Why Internet Pseudonyms Are Important and Necessary (And Legal!)

From the moment I stumbled onto the Internet, back when it was an information dirt road, I did not use my legal name. Back then, it was considered dangerous to do so, as it might allow a stranger online to find out who you really were and possibly do scary and/or illegal things.

I mean, how many people used their birth name as their AIM handle?

Their Livejournal user name?

Their Geocities URL?

In fact, one of the arguments in favor of allowing pseudonym usage on social media is that for some of us, our online handle has been connected to our identity for so long people don’t even remember (if they ever knew) your real name. Or some, like me, decided to change their name legally because their user name became a more personal statement of personage than the name I was given as a child.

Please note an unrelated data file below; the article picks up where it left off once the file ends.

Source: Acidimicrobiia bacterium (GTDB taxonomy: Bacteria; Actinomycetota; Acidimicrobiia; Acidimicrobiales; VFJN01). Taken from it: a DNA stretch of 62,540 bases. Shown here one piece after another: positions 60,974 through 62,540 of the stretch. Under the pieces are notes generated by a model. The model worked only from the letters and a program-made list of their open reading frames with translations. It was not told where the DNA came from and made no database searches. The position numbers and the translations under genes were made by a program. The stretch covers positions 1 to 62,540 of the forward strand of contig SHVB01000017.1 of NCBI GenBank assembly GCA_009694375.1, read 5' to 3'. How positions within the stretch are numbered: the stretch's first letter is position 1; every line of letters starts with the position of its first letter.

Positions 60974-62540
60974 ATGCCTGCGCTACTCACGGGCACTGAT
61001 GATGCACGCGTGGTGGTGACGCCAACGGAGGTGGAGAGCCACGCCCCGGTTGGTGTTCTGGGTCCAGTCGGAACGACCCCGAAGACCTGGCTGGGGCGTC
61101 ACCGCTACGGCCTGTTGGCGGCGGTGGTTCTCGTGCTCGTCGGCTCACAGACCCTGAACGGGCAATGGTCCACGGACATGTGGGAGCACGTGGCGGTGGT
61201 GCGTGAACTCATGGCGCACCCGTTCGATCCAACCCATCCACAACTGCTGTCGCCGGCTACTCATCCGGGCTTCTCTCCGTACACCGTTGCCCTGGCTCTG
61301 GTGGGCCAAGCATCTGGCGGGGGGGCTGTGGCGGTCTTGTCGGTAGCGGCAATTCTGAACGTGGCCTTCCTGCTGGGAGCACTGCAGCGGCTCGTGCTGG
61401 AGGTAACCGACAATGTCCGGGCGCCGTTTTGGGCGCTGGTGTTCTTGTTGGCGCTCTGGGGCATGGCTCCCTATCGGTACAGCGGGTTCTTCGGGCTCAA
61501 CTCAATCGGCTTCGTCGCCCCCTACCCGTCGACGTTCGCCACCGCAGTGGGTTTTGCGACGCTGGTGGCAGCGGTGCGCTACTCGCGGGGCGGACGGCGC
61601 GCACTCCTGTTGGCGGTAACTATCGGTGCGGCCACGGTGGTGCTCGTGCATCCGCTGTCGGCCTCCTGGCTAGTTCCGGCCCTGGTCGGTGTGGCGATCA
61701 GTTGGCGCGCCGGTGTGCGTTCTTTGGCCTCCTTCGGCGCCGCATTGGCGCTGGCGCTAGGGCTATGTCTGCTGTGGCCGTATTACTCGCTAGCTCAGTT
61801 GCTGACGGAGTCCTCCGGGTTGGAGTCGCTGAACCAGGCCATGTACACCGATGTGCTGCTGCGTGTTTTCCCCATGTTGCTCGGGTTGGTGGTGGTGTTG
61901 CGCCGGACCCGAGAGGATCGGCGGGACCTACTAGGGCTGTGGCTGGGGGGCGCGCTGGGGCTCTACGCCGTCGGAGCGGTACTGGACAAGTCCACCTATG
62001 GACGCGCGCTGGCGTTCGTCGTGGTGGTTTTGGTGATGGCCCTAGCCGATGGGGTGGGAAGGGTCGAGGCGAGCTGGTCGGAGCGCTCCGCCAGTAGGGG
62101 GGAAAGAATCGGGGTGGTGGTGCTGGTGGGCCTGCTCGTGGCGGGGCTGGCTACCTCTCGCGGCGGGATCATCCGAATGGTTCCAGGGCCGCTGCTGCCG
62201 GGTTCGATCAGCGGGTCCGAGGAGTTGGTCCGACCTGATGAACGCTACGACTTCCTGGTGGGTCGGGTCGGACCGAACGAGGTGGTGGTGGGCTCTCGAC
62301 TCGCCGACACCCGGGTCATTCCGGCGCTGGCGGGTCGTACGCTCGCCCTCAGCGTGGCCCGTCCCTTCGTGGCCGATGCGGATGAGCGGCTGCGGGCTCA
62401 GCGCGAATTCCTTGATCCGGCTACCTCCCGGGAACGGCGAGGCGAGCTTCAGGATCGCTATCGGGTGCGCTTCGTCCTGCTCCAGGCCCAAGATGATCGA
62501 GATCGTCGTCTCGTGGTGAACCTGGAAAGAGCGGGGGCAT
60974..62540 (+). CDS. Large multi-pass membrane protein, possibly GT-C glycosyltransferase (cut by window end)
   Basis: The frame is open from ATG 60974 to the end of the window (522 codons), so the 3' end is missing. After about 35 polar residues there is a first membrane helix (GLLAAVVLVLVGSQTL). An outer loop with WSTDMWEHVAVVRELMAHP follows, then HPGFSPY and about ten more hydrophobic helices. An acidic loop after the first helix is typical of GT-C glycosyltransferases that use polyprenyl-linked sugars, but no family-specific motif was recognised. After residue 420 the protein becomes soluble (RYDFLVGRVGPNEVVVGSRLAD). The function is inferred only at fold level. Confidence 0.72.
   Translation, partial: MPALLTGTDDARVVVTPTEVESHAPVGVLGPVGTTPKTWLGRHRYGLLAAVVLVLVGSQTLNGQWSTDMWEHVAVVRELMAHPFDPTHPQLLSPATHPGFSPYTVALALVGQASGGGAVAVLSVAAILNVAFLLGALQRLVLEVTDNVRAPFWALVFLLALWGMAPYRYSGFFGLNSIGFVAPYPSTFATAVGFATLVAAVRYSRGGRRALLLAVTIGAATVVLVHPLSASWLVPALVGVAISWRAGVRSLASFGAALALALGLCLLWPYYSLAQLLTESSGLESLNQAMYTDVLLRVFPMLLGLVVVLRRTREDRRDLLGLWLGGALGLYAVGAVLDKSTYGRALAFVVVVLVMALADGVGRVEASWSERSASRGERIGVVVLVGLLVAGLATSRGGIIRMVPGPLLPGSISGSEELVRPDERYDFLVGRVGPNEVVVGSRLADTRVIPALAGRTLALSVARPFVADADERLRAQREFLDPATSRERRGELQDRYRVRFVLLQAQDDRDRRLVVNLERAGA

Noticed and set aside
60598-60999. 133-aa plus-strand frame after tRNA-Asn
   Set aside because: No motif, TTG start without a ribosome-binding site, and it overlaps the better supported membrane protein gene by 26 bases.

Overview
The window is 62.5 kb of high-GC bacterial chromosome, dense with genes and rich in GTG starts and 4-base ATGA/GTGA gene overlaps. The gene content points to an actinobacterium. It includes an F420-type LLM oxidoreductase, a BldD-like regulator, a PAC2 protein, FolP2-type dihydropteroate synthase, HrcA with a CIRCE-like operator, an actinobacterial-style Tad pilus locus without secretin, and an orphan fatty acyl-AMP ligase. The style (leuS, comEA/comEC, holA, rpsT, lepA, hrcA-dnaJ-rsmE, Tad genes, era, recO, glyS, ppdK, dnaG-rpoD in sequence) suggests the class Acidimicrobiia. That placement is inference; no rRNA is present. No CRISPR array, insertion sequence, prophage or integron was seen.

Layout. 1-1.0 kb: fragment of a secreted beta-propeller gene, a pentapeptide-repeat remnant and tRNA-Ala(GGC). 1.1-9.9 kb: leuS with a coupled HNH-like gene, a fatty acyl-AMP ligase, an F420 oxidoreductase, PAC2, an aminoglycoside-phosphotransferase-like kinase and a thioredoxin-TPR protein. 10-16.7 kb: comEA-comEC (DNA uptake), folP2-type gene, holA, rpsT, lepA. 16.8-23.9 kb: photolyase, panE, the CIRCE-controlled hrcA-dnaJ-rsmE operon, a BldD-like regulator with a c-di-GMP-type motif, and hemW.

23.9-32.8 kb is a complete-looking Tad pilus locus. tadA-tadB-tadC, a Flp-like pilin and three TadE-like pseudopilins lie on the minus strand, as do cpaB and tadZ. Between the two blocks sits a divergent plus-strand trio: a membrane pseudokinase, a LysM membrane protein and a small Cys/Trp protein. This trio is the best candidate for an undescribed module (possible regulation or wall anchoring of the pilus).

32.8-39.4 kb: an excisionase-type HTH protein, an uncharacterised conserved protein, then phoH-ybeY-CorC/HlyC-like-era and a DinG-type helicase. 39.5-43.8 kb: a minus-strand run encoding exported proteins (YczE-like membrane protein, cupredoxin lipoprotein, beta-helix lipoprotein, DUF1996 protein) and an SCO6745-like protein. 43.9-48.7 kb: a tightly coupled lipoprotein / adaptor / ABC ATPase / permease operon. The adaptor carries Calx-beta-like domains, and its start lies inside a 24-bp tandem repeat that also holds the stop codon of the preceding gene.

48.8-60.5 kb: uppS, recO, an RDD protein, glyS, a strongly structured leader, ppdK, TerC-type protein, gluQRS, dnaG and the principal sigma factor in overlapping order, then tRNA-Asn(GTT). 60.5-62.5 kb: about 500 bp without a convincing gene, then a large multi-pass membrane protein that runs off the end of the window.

I am also willing to wager that celebrities like Ice-T and Madonna are NOT being kickbanned from social media for using what is clearly not their natally assigned identity. So is this a class issue, wherein there is an imaginary line where your pseudonym becomes acceptable once you’ve reached a certain level of fame, or once you’ve made a certain level of wealth?

For example, a well-known tattoo artist who has been using the name Mulysa Mayhem as her professional name for more than a decade was recently hammered by Facebook for not using the legal name listed on her driver’s license. And the only reason Facebook even knew about it was that a disgruntled person ratted her out. Here is her community page focused on changing Facebook’s policy. She has even contacted the ACLU on the matter, so it might be interesting to see where it goes. There is also a change.org petition that you can sign.